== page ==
[handiham-world] Handiham World Weekly E-Letter for the week of 09/09/09

  • From: "Patrick Tice" <wa0tda@xxxxxxxx>
  • To: <handiham-world@xxxxxxxxxxxxx>
  • Date: Wed, 9 Sep 2009 16:14:26 -0500

Courage Center Handiham World Weekly E-Letter for the week of 09/09/09 

This is a free weekly news & information update from Courage Center Handiham
System <http://handiham.org> . Please do not reply to this message. Use the
contact information at the end, or simply email handiham@xxxxxxxxxxxxxxxxxx 

You can also listen to the content online:

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Welcome to Handiham World!

Smiling Pat with handiham coffee mugOne of the highlights of my amateur
radio career came only recently, at the last Handiham Radio Camp session in
August. Considering that I have been in ham radio since 1967, when I started
as a teenager,  that highlight has been a long time coming.

No, it isn't that I recently acquired a new piece of radio gear for which
I've been saving my pennies for decades. I didn't put up a brand-new 70 foot
tower with stacked 20 meter Yagi antennas.  I didn't finally come out on top
of the heap in some contest. (That would be the day!) Nor did I participate
in a trip of a lifetime DXpedition to East Overshoe Island.

It wasn't any of those things, worthy as they might be for amateur radio
goals. Believe it or not, it was something even more exciting, something I
have waited all too long to do, and something that really brought the spirit
of amateur radio back home to me.

I became a Volunteer Examiner.

Admittedly, for most of my amateur radio career there was no such thing as a
Volunteer Examiner program. When the VE program started, I held only an
Advanced Class license, and participating fully in the VE program meant that
I would have to first earn my Extra Class ticket. I felt that I had really
very little incentive to do so, since I didn't use Morse code all that often
anyway and seldom even ventured outside the General Class phone bands. If I
went for Extra, it would be in my own good time. And it was. I finally had
to help Dr. Dave, KN0S, teach a radio camp class in Extra. Actually, I did
far more learning than teaching in the class and decided to sit down and
take the written examination, which I passed. After that, it was only a
matter of time until the Morse code requirement was dropped to five words
per minute.  

I could wait for that! The change took effect in less than 365 days, which
meant that all I needed to do was attend a VE session and seal the deal on
the upgrade. I don't feel too bad about that, because after all I had passed
a 13 word per minute exam at an FCC office, and remembered even being able
to copy the 20 words per minute code as it was given to the Extra Class
candidates by the stern-faced FCC examiner. Of course that was a long time
ago, and I didn't have any burning desire to brush up on code to do the
Extra when the requirement would be going away anyway.

Extra Class licensure is an accomplishment in itself, but it took me several
more years to finally make the decision to study for the VE exam. The
occasion presented itself when one of our Handiham members called to ask me
whether we had the ARRL VE Manual in any kind of accessible format. I knew
that we had it in text and audio, but I also knew that it was several years
out of date. Perhaps this was the time to revise the manual and turn it into
a Daisy book.

Well, that is easier said than done. The PDF document is easy for a sighted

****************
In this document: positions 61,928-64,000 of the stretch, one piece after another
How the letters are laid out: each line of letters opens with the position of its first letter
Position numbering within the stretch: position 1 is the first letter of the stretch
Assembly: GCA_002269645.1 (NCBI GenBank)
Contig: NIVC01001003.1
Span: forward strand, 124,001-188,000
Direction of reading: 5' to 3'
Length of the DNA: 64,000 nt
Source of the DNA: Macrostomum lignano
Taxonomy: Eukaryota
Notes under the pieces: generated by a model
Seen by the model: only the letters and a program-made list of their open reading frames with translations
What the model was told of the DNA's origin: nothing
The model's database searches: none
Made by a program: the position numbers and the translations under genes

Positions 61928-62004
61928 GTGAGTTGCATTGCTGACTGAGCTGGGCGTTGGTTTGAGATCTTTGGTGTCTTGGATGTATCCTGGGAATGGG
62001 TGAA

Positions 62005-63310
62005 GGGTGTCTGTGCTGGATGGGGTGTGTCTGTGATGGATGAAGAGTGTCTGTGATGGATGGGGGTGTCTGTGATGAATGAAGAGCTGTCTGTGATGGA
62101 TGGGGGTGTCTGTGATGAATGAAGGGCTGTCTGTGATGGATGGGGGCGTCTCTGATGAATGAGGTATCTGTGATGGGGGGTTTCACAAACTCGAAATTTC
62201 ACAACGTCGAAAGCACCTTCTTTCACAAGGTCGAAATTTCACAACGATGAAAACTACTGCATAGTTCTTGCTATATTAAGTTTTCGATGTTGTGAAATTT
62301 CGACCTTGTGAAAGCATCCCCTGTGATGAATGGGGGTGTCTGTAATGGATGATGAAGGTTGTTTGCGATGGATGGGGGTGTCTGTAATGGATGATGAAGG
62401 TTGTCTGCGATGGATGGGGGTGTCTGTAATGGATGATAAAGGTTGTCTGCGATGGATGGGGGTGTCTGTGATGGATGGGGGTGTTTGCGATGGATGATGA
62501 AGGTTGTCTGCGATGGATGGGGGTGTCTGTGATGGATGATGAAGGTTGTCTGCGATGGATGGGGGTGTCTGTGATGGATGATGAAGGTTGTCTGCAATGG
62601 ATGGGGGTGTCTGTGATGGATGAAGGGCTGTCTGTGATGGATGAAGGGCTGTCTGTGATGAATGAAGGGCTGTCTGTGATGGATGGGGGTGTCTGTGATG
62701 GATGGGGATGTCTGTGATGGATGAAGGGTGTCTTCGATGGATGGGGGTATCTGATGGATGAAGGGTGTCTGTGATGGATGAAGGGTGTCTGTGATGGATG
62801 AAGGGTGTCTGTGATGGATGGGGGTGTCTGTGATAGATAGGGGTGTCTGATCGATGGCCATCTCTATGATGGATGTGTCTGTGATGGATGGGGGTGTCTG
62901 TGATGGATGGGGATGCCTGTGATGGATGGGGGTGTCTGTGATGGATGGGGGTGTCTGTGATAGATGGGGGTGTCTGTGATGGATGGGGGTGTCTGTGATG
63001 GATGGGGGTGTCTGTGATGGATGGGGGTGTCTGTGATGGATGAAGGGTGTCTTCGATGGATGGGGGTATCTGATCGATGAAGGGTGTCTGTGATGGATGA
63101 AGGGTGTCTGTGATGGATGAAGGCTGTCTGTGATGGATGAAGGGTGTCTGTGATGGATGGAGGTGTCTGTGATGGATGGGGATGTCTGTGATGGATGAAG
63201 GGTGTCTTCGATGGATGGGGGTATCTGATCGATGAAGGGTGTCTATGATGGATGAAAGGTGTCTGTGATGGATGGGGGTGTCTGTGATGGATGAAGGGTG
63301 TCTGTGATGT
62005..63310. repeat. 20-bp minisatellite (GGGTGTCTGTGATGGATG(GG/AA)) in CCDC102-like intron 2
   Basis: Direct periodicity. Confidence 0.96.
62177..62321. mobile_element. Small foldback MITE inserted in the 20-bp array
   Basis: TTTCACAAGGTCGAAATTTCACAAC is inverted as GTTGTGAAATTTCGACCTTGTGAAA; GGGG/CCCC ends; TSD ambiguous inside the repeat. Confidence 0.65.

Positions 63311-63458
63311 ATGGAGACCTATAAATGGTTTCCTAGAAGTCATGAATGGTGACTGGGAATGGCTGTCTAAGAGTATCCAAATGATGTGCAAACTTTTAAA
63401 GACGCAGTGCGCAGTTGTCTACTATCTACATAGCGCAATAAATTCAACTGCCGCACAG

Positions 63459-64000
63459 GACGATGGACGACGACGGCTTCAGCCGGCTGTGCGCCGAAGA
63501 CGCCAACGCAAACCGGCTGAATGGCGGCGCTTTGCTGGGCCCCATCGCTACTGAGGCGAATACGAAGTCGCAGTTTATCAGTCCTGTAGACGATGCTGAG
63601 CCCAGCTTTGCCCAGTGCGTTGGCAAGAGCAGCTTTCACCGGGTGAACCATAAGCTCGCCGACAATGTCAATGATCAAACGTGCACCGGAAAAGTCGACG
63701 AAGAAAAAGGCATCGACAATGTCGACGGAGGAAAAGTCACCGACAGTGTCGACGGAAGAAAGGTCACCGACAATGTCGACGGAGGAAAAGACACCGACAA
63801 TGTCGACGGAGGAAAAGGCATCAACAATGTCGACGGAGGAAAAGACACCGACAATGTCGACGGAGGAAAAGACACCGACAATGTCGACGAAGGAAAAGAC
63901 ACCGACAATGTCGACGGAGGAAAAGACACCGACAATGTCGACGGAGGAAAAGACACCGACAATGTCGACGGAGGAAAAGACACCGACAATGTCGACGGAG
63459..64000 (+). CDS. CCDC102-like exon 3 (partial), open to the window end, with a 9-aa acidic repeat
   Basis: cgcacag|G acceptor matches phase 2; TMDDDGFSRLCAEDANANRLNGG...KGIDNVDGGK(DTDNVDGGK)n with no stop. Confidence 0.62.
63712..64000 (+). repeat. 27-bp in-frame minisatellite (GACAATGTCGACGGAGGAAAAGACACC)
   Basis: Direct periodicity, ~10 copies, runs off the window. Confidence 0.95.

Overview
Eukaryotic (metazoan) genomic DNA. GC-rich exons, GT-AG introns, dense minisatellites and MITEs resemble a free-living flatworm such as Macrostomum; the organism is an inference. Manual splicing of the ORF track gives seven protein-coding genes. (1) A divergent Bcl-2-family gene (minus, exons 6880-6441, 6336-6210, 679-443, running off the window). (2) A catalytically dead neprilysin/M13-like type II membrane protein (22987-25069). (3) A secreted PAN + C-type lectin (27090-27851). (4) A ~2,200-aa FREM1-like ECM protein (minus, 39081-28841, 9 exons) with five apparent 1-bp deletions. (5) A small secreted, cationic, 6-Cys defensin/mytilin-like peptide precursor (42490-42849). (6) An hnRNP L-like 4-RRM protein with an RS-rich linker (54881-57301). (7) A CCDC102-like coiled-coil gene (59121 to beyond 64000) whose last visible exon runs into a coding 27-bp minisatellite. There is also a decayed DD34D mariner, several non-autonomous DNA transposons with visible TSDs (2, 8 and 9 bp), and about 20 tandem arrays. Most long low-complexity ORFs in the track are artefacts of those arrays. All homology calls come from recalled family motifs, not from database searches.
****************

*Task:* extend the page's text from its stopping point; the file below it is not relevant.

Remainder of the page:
person to use, but the nature of how PDF handles layout on the pages can
sometimes be more than a little confusing to someone trying to plow through
the document using a screen reader. There was nothing for it but to go
completely through the document line by line, editing to make the text flow
as it was intended.

"What the heck", I thought to myself. "I can't help but learn this book
since I'm going through it line by line. I might as well go ahead and take
the VE exam and get accredited."

Which is what I did. The way the timing worked out, I was able to get my
ARRL VE badge by the time Radio Camp week arrived. That meant that I could
participate in my very first VE session at one of our camps, and this was
something very special to me. It meant a lot to reach this goal and share it
with my friends at Courage North. Of course I had to explain to the VE team
leader that this was my very first session and that I pretty much had to
learn just about everything, but everyone was helpful and understanding. I
got to read the exam for one of our blind candidates. It was wonderful to
hear about the successes and a bit hard to learn about the folks who didn't
quite make it, but the session just brought home to me what a very kind,
understanding, and helpful community we are in the Amateur Radio Service.

I should have done this sooner.  It's a great way to give back to the

For Handiham World, I'm...

Patrick Tice, wa0tda@xxxxxxxx 
Handiham Manager


Avery's QTH: Remembering ARRL Novice Roundup

 <http://www.handiham.org/node/488> Avery, K0HLA, with code key

Welcome once again to my humble QTH:

Many years ago when I was much younger and had just passed my Novice
license, the ARRL sponsored a contest just for Novices called Novice

I decided I would give it a try even though my code speed was not all that
great. I had a very hard time copying just the 5 words per minute that was
then required to pass the Novice exam. Novice class operators were the only
ones eligible to win, but operators with higher class licenses were invited
to come down into the Novice HF bands and give out points by making contacts
with them. I am not quite sure now what the exchange was, but it was
somewhat similar to many of the contests of today. If my foggy memory serves
me, the contest ran a few weeks and Novices were able to make CW contacts
throughout the week as well as on the weekends.